We had two covers this week, on stardom in the age of AI and on Chinese power.
For the past six months Hollywood has been at a standstill, as performers worry that AI is stealing their work and giving less talented people the skills to snatch their audience. Living artists are being nudged down the music charts by a dead Beatle resurrected by AI.
Our cover argues that, despite this, things are looking up—for the top stars at least. On November 8th studios agreed to offer striking performers protection from robotic rivals. What’s more, far from diluting star power, AI will make the biggest celebrities bigger than ever, by allowing them to be in all markets, in all formats, at all times.
One of the paradoxes of the internet age is that, even as uploads to YouTube, TikTok and the like have created a vast “long tail” of user-made content, hits are more dominant than ever. The number of feature films released each year has doubled in the past two decades, but the biggest blockbusters have simultaneously doubled their share of the total box office. It is the same in music and publishing.
An early idea for the cover imagined an AI star on Hollywood’s walk of fame. The terrazzo and brass originals in LA contain an emblem such as a camera, a television, or a microphone, honouring the achievement of each star. For AI, we have a microchip, instead.
It was good, but we wondered if it would be recognisable to readers coming to this story fresh. Were we undercutting our message by focusing on the silicon instead of the star?
Another early attempt showed a pixellated personality being mobbed on the red carpet. The forest of lenses pressing in on an artificial image showed that stardom is manufactured—the very reason why AI can enhance it.
However, the design was too busy and cluttered. It’s good to have a person on the cover. As a rule, it is less good to have a crowd.
Eventually we decided on depicting a single figure on the red carpet. AI will give megastars the ability to be truly omnipresent for their fans. AI-powered dubbing is already allowing actors and podcasters to speak to foreign audiences instantly and in their own voice. In-demand actors may get more work because AI removes the perennial Hollywood problem of crowded schedules. Digital Botox will increase actors’ shelf-life and even enable them to perform posthumously.
As ABBA avatars sell out a London arena seven times a week, and Meta launches celebrity-voiced chatbots, the biggest stars are finding new ways to satisfy—and monetise—their fans.
Our cover in the Americas and Asia looked at Chinese power. As President Joe Biden prepares to meet Xi Jinping in San Francisco next week, the background is increasingly perilous. Fighting in the Middle East threatens to become another theatre for great-power rivalry. In the South China Sea, China is harassing Philippine ships and flying its planes dangerously close to American ones. In January a candidate despised by Beijing may win Taiwan’s presidential election. And the race for the White House will be a cacophony of China-bashing.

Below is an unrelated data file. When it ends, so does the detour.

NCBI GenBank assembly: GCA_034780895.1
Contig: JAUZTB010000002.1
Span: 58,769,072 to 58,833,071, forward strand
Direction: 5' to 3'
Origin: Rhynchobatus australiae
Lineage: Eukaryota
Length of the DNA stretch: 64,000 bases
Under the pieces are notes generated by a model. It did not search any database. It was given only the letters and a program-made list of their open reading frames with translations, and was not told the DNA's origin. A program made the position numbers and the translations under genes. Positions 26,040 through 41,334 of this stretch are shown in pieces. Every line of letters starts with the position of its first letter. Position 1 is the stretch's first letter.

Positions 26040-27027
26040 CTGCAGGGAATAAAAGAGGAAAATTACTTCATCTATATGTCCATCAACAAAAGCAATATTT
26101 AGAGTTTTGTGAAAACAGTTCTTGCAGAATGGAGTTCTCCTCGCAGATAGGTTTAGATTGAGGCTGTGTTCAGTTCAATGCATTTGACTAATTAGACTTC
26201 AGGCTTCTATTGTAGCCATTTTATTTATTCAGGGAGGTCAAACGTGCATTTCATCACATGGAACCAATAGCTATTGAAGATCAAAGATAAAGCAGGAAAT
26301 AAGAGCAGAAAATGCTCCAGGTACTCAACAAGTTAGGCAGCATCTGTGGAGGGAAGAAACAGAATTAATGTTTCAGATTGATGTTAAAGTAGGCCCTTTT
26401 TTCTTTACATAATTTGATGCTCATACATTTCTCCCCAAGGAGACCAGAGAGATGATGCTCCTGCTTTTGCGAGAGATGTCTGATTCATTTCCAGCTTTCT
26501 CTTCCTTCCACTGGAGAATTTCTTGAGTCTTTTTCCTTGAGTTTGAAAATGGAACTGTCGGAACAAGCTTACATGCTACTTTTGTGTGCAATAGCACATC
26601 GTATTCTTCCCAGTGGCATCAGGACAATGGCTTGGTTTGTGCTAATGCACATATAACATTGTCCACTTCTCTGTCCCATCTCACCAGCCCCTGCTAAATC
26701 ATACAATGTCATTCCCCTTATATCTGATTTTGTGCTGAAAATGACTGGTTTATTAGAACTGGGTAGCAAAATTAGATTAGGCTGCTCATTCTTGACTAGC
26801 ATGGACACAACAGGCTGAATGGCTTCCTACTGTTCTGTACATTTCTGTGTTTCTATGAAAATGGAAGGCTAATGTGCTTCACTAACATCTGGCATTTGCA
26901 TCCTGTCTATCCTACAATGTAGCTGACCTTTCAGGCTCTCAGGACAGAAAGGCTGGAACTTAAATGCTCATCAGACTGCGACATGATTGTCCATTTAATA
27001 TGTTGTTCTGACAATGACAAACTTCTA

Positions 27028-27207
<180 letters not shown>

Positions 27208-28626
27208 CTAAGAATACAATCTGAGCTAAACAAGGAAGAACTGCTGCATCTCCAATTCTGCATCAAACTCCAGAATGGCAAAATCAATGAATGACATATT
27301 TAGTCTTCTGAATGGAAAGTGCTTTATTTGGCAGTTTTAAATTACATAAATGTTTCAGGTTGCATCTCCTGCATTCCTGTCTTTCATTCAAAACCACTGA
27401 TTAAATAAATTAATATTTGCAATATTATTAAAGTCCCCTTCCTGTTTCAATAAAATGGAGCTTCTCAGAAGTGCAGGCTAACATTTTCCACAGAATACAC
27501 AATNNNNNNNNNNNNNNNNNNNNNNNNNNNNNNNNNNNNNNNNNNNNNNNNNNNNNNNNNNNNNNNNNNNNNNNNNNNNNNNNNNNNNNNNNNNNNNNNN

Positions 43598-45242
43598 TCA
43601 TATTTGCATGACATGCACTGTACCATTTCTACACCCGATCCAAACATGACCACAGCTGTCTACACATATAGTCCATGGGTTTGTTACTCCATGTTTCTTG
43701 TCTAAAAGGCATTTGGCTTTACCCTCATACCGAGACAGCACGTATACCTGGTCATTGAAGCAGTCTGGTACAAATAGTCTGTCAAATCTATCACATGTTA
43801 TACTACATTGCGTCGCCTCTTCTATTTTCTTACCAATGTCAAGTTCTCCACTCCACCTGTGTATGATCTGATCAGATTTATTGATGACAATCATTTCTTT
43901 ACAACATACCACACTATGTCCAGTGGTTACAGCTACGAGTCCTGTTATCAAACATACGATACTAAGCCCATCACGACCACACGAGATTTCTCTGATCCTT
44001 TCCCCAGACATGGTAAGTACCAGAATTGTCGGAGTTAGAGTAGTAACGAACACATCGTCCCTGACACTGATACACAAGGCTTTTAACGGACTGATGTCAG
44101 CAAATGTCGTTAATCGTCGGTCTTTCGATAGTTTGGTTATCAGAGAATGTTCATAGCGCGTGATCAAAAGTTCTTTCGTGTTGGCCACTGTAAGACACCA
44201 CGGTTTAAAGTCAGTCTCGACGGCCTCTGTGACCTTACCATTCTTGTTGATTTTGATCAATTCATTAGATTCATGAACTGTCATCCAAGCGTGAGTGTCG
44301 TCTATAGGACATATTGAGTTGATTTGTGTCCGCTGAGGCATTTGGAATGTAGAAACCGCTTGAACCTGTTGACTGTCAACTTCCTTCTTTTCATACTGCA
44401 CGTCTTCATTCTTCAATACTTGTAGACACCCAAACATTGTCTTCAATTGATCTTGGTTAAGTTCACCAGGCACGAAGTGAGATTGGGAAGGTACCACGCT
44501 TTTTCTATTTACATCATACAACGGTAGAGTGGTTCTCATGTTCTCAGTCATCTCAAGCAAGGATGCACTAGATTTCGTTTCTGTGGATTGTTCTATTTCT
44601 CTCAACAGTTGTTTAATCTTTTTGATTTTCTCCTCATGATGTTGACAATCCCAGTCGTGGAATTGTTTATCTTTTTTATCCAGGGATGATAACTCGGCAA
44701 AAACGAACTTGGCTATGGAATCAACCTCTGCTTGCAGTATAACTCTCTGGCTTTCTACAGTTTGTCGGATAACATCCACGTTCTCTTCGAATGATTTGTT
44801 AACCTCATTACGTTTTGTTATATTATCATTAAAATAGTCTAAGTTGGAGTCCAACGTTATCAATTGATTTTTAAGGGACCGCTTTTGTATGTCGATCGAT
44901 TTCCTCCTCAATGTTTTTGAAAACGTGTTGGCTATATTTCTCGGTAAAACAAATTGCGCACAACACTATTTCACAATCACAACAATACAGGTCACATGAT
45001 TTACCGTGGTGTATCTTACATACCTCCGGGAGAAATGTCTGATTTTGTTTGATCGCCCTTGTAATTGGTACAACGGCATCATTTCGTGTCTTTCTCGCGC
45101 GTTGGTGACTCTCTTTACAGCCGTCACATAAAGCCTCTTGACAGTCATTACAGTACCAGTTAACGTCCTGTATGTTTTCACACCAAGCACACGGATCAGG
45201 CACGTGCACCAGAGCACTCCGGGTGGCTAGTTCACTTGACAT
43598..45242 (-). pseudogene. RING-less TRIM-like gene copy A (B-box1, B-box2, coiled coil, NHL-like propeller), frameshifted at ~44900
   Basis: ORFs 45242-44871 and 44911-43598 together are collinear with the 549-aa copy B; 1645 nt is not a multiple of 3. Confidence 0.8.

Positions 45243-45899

Our leader advertises a six-chapter special report on the People’s Liberation Army, by our Asia diplomatic editor, Jeremy Page. He argues that although the PLA is formidable, the West risks overestimating its strengths, triggering confrontations and, at worst, an avoidable conflict. Even without war, that misapprehension would incur huge economic costs, split America from its allies and undermine the values that make it strong. America needs a sober assessment of China’s power.
One initial idea for the cover showed cardboard cutouts of Chinese soldiers, suggesting that the PLA is a paper tiger. The image was clear and strong, but it went a lot further than the special report, which starts from the position that the PLA is a formidable enemy—but goes on to observe that it suffers from poor recruitment, missing technology and a lack of combat experience and joint-operational knowhow.
The special report takes great pains to be nuanced about the PLA. If we ran this idea on our cover, all anyone would remember was that we ridiculed it.
We have had a lot of fighting in the paper recently. The danger of focusing on the next conflict—this time between the PLA and Taiwan—is that we would seem like warmongers.
In another early cover we attempted to dispel that impression, using a collage. We had soldiers and fighter planes, but they were in the background to Mr Xi and set against a cut-out from the financial pages of a Chinese newspaper and the star from China’s flag.
It successfully diverted attention from the PLA, but at a cost of being less punchy. We looked for something less martial than the soldiers and more direct than the collage.
We toyed with photo of tank pilot, shot from the side and set against a red background. As an image, it was fabulous—like a Chinese propaganda poster. However some of us had a problem working out who the man was. One of us thought it must be the PLA’s tribute act for the German electronic band Kraftwerk.
We ended up being drawn back to the soldiers—on the logic that you should always choose the strongest image. This photograph works because one of the soldiers is making eye-contact. We used the title to see off the notion that we were rubbing our hands at the prospect of the next war.
Dealing with China requires a realistic view of its capabilities. Its strengths make it a formidable threat. But its weaknesses give the West time to counter them.